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[RFI] Power Line RFI in Corn Country

To: "RFI List" <rfi@contesting.com>
Subject: [RFI] Power Line RFI in Corn Country
From: "Dale Svetanoff" <svetanoff@earthlink.net>
Reply-to: svetanoff@earthlink.net
Date: Fri, 15 Jan 2010 22:47:15 -0600
List-post: <rfi@contesting.com">mailto:rfi@contesting.com>

New Years wishes to everyone.  I decided to get my new year off on a good start 
- or, so I hope!   Today, 15 January, I contacted Alliant Energy, my electric 
power provider, about severe RFI that has existed at or near my location for 
most of 2009.  (Yes, I should have done something about it months ago, but that 
elusive round-to-it could not be found.)  The bands most affected are 160, 75, 
and 40 meters.  I have determined that the primary source of the wide bandwidth 
buzz saw is about 1 mile from my shack, in an ESE direction.  A few rides in my 
truck with the AM radio tuned to the local station, 600 kHz WMT, found the 
hottest point.  WMT, with 5 kW about 15 miles away, is totally inaudible under 
the racket when driving by one particular cluster of power poles.

I made my call at about 2 PM local time.  At about 3:30 PM, local time, I had a 
call from a line engineer who said he had been to my house and was now parked 
under the power lines I had described to the very pleasant lady who took my 
call.  He confirmed that WMT was wiped out on the BC radio in his truck, as 
well.  Further, he mentioned that they have had a few complaints from farmers 
in that area that they can not hear the farm reports on WMT due to the noise.

When I moved out here 9 years ago, residual noise on 75 and 40 was about S0 to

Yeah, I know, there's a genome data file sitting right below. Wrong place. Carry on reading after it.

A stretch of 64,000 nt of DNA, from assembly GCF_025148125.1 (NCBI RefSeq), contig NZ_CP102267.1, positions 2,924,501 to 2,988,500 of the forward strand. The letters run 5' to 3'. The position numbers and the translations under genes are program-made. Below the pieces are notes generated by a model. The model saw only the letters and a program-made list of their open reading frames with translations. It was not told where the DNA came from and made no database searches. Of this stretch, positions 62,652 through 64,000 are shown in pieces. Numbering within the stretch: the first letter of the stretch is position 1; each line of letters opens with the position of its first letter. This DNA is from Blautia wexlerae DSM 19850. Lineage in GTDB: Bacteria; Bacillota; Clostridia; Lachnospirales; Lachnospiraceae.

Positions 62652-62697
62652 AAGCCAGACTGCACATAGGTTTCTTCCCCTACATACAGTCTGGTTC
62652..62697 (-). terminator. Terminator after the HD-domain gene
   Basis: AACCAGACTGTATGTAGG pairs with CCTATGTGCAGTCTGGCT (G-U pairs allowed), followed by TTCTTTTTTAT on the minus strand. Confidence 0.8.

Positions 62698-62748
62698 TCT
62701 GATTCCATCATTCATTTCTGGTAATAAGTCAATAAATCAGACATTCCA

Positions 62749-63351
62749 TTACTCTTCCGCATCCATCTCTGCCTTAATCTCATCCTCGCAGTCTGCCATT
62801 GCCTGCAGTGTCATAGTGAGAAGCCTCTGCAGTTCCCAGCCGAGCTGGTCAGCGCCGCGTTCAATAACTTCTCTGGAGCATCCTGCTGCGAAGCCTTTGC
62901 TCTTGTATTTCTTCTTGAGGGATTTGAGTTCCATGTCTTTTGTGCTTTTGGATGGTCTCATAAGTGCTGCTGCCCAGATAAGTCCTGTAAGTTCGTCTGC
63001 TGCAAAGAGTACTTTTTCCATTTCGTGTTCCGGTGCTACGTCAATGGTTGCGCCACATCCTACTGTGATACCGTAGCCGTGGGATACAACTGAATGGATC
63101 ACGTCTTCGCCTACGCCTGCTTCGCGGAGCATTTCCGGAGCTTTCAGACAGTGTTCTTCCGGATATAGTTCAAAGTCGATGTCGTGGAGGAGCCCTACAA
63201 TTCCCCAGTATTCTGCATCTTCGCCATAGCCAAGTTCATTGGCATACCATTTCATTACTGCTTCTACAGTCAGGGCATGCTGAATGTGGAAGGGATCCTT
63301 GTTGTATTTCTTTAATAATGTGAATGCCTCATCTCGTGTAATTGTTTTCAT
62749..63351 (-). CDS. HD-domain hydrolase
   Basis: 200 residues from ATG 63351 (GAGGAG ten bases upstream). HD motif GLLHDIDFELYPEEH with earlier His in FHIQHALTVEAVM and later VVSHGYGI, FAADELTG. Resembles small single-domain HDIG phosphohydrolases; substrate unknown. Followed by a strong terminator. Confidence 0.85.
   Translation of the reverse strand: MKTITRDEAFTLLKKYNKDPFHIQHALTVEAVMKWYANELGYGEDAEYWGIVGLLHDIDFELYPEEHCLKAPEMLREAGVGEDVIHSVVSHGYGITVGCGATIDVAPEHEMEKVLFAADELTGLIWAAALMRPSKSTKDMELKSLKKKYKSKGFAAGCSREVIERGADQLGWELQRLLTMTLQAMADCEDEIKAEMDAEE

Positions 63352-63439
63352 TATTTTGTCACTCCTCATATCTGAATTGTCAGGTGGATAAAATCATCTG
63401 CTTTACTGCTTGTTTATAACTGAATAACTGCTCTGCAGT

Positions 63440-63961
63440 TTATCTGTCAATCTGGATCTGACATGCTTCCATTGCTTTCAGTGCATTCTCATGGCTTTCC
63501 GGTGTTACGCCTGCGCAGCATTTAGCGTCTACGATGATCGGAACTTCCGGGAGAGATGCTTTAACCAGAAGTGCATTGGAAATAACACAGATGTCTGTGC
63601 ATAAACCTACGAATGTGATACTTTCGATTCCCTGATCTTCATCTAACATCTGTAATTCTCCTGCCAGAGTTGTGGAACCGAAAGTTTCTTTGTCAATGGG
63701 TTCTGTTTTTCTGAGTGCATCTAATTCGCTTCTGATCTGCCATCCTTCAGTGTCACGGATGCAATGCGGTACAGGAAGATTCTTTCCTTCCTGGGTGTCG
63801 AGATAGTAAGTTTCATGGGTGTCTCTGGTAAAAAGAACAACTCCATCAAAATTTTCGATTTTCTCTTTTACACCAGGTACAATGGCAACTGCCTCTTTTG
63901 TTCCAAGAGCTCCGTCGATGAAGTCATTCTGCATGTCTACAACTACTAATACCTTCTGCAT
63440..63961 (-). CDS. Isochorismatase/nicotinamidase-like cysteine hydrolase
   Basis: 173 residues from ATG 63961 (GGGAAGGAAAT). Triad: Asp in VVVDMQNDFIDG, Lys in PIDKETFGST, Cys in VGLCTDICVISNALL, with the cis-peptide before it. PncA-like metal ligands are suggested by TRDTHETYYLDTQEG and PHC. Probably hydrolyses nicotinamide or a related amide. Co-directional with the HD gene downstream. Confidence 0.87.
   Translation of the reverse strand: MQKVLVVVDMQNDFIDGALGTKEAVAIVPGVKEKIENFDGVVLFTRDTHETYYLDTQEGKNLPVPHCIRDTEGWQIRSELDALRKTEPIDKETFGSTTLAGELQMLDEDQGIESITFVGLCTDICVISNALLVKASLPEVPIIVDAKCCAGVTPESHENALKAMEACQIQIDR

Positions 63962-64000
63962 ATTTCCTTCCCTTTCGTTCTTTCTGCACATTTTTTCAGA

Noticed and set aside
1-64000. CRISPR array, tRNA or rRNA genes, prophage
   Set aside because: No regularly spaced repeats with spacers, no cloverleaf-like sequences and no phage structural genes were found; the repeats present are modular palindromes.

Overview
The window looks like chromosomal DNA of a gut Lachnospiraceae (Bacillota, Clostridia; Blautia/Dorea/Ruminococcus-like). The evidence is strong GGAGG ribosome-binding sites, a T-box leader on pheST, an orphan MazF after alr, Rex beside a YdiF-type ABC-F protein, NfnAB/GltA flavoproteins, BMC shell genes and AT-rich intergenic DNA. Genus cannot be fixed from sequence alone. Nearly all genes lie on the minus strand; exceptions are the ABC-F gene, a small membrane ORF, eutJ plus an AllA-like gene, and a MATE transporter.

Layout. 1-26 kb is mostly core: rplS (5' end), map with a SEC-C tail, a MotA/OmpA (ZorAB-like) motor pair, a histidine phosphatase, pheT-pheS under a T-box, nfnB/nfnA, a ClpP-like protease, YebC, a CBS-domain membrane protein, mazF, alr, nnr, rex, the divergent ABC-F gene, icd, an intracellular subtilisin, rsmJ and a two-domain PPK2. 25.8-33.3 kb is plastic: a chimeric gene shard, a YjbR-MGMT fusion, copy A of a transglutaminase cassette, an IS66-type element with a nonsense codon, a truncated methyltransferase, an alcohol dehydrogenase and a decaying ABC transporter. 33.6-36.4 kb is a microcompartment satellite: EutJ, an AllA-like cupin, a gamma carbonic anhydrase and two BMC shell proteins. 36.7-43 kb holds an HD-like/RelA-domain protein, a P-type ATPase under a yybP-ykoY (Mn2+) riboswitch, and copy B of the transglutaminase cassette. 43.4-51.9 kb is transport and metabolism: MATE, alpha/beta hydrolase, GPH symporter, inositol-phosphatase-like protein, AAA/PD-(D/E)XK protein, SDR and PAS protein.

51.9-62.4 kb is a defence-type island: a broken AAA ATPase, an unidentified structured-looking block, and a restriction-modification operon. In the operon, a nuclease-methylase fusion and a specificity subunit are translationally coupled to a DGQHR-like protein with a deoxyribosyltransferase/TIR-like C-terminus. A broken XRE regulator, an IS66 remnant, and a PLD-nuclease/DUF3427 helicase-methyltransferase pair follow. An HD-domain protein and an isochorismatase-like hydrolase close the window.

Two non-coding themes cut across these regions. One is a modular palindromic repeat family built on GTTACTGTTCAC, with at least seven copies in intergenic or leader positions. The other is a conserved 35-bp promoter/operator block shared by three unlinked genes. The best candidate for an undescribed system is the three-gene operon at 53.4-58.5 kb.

S3, max.  The noise level would go up to about S6 or S7 in the fall when the 
grain dryers are running (probably from their ignition systems).  There are 
dozens of grain dryers within a mile or so of my place.  In early 2009, the 
buzz saw started, intermittent at first, then got worse as the year went on.  
The noise level on 160m is now S9+10, on 75m it is S7 to S9, and on 40m, about 
S3 to S7.  I can hear harmonics of this stuff up as high as 6m.  Today was a 
first step.  The engineer told me that he will call in for their special RFI 
tracking unit to see what can be found.  One problem: the area in which the 
noise is located has power lines from two separate utilities:  Alliant has the 
12.5 kV lines for local distribution, and another company has the 34 kV lines 
for inter-area distribution.  If the noise is on the 34 kV lines, Alliant said 
that they will inform the other company and keep the ball r
 olling.  Hopefully, I will not have to chase down the other guys.

I am thrilled and amazed that Alliant had a crew on the problem barely more 
than an hour after I called.  The crew confirmed my suspicions and they 
understand that I am a licensed Amateur Radio op with a station (the engineer 
saw the tower farm at my house).  I have read about many fiascoes with power 
companies on the reflector, so I thought I'd post my experiences to see if my 
luck is any better or different.  I know that many, if not most, power 
companies do cooperate in RFI issues.  I won't bore you with a blog, but I'll 
update the list (or even ask questions) as the process evolves.  Hopefully, 
someone else can benefit from the info.

Note:  The lady who took my info said that I provided much more and better 
details than they usually get.  For the record, I gave her my specific 
location, the road intersection where I found max noise, the call letters and 
frequency of the local AM station, and a description on the sound and what has 
been happening (including the fact that the whole mess may clear up for several 
minutes to an hour at a time).  I also gave her the specific frequency bands 
that have been most affected.  

73, Dale
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